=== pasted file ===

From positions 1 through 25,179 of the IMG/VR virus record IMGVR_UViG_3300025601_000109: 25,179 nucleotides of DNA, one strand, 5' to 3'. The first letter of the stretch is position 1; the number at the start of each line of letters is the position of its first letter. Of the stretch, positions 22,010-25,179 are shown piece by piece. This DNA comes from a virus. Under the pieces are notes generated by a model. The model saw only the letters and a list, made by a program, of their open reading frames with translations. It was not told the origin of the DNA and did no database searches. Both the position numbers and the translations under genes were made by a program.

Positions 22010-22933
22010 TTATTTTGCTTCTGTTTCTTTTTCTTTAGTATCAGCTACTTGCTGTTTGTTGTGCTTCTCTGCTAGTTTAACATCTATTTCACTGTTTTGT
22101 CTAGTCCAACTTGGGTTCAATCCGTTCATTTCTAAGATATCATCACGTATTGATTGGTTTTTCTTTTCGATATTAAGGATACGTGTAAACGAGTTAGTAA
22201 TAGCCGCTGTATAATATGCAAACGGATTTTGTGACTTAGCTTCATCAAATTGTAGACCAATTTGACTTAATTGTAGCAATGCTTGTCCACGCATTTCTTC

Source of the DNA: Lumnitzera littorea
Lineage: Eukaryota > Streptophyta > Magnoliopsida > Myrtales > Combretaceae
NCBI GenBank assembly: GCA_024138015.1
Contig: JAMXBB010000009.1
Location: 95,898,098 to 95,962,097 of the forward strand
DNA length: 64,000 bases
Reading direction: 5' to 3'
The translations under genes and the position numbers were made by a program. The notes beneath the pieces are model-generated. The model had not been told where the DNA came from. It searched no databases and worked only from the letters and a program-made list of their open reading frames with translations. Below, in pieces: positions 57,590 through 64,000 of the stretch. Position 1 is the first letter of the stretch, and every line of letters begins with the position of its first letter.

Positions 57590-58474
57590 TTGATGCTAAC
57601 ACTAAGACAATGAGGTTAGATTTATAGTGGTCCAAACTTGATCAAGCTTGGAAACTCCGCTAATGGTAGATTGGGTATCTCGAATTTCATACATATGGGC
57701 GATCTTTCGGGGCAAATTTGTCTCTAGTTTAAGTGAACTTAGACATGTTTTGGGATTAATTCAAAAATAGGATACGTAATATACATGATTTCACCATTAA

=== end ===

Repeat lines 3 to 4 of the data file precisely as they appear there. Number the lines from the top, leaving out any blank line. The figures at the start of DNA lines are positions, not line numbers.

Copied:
22010 TTATTTTGCTTCTGTTTCTTTTTCTTTAGTATCAGCTACTTGCTGTTTGTTGTGCTTCTCTGCTAGTTTAACATCTATTTCACTGTTTTGT
22101 CTAGTCCAACTTGGGTTCAATCCGTTCATTTCTAAGATATCATCACGTATTGATTGGTTTTTCTTTTCGATATTAAGGATACGTGTAAACGAGTTAGTAA